Handmade: Millennial grows business with hair products
Genevieve Anyiah is among the many millennials opting to be fully self-employed, rather than work “9 to 5” for a large corporation.
Anyiah is making her claim to fame with an impressive line of products she began creating back in 2013 that include three types of protective hair coverings, as well as a growing line of hair care products — cleansers, protein treatments, glazes, etc.
In 2012, the Southfield resident “big chopped” all her hair off because it was heat damaged. The following year, she designed satin bonnets and knit beanies after not being able to find products that met her satisfaction at local beauty supply stores. She said they were “flimsy and cheap.”
Anyiah, who taught herself to sew at age 14, said, “I just sat down and made something that was black on one side and print on the other.” That was the beginning of a line of hair bonnets she’s created, but because it wasn’t something she wanted to be seen wearing around town, she went back to her sewing machine and designed a beanie.
“As my hair grew out, I wanted something like a hat to cover it. I would leave a flat twist out or something cute in the front, but I wanted something that would cover my hair (in public) while it was in a protective style — a bun, an updo, or something like that.” And although her hair has grown out, she continues to wear a beanie “almost every day,” even in warmer months. A lighter-weight fabric is used to make them for spring and summer.
Later named “Super Sexy Slouchy Beanies,” the hats are made with a drapey knit fabric, and add a funky sense of style to what might otherwise be an ordinary outfit.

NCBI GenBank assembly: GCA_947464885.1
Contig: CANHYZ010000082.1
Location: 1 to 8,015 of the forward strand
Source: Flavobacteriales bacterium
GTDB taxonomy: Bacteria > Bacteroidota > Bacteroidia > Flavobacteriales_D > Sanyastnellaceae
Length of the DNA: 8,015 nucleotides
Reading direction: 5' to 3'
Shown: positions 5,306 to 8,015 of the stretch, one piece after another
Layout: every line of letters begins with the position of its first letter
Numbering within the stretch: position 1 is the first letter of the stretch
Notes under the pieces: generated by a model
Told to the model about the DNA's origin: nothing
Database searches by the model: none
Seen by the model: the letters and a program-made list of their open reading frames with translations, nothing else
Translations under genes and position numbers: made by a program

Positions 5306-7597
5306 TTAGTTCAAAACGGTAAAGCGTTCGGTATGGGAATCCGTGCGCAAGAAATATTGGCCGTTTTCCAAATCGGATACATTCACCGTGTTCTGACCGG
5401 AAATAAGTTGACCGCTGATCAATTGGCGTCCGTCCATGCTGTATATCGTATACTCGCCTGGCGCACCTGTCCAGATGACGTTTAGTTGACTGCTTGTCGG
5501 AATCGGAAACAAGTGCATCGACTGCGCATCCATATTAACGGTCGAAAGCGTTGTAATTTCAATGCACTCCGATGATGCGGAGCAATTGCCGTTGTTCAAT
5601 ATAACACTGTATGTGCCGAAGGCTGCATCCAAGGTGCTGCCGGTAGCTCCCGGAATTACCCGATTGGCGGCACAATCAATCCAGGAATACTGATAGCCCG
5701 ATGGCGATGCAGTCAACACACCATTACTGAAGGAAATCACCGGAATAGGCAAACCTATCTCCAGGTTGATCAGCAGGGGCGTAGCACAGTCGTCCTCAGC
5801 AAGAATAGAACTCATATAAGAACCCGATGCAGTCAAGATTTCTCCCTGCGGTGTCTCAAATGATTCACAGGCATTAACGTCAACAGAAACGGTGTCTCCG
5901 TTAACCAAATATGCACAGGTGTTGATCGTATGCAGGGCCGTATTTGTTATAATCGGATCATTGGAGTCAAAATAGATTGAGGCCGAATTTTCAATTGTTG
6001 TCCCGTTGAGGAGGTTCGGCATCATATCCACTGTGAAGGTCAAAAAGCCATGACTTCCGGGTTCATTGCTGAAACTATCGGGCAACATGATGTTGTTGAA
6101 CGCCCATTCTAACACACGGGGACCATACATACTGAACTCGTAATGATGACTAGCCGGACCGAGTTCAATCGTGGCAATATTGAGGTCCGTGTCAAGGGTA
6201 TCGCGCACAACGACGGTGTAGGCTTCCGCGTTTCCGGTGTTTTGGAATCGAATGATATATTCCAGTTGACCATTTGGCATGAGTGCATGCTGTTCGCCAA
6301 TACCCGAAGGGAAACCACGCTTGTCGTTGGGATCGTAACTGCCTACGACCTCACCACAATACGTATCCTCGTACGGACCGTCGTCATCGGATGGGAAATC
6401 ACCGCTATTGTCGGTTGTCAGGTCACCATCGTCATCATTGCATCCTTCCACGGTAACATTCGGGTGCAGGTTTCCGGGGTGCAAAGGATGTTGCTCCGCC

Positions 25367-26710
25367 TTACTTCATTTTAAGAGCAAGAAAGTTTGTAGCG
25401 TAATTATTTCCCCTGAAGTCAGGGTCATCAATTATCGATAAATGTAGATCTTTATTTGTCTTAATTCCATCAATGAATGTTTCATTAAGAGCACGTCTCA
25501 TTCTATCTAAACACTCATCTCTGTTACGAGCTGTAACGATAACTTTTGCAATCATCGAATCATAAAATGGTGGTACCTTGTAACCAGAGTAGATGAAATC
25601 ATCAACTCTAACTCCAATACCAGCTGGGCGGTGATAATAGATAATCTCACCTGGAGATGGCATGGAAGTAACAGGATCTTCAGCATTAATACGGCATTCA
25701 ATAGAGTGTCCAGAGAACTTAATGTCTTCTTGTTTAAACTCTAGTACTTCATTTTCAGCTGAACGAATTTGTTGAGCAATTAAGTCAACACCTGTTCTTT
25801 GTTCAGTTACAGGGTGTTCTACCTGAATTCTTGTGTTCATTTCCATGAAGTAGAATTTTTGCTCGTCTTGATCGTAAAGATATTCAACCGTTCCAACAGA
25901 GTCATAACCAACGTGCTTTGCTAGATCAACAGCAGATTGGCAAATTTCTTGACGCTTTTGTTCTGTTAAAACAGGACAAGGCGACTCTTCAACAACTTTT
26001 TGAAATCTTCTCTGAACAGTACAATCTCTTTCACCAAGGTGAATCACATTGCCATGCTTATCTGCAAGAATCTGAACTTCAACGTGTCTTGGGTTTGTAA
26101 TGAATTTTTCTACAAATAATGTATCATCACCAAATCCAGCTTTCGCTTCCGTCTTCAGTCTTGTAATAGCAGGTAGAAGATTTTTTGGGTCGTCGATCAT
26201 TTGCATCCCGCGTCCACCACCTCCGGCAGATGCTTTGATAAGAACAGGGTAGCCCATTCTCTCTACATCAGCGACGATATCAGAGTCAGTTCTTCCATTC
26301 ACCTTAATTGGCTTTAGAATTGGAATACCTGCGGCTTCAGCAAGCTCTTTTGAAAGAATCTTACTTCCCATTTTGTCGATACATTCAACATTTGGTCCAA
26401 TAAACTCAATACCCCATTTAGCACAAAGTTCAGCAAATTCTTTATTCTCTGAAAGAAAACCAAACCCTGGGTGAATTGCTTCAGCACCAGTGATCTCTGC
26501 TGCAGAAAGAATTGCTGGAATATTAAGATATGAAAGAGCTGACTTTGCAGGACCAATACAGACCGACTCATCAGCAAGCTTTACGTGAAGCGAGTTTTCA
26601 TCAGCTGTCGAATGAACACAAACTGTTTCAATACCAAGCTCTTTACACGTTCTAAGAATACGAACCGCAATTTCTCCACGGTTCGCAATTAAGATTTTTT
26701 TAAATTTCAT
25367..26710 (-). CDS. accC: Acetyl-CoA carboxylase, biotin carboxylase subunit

In 2014, Anyiah launched her business — Embrace the Natural You, “a multi-purpose haircare line that caters to women with multiple textures of hair.” A year later, she quit her full-time job in global finance “to focus on Embrace full time and obtain (a ) cosmetology license.” She now works as a licensed cosmetologist and “natural hair cultivist,” making every hair product she uses in her Southfield salon (Embrace Hair Art Salon, 21751 W. Eleven Mile, Suite 114) “with the exception of (hair) color.”
Then, her sister, Pearl Renee Goss, who once did sewing for an upholstery shop after learning to sew in high school, came on board and began designing and making satin-lined shower caps, large enough to fit over practically any hairdo, to be added to the company’s collection of protective hair covering products. She works out of her home in Warren, where she has four heavy-duty sewing machines.
Anyiah said, “The (slouchy) beanie hats have an inner layer that is constructed from a stretchy satin charmeuse and an outer layer consisting of various knits, for example, hatchi or jersey.” The weight of the fabric varies by season.
The shower cap is made with a waterproof laminate and lined with a stretchy satin charmeuse. And the bonnet — the only reversible one of the three — is made entirely of satin charmeuse.
The soft, smooth linings protect the hair from friction, which can cause breakage. “A rough fabric rubs against the cuticle layer of the hair, and it can cause it to split,” explained Anyiah, who buys her fabric locally and from a company in California.
All three are all sold online at embracethenaturalyou.com, Embrace Hair Art Salon, pop-up shops, and trade shows. The satin bonnets and beanies are $28 each, and the shower caps are $30. While one size fits most, custom orders are welcome.
Customers tend to be women ranging from 18-55 who live in big cities across the country, including Houston, Atlanta, Brooklyn, and right here in Metro Detroit. However, Anyiah said, “We do more wholesale business, rather than people buying them at shows, online or at the salon.” One of their wholesale accounts is in France.
Embrace the Natural You has been featured on “Live in the D” on WDIV Detroit, in the Michigan Chronicle, and at Essence.com and EverythingGirlsLove.com.
Plans for the company’s future include having the entire operation under one roof. “We really just want to have a larger retail space, have the salon in the back, and a production space further back.”
Detroit News Columnist Jocelynn Brown is a longtime Metro Detroit crafter. You can reach her at (313) 222-2150, firstname.lastname@example.org or facebook.com/DetroitNewsHandmade.
Contact Embrace the Natural You at (313) 231-7354, embracethenaturalyou.com, or on Facebook.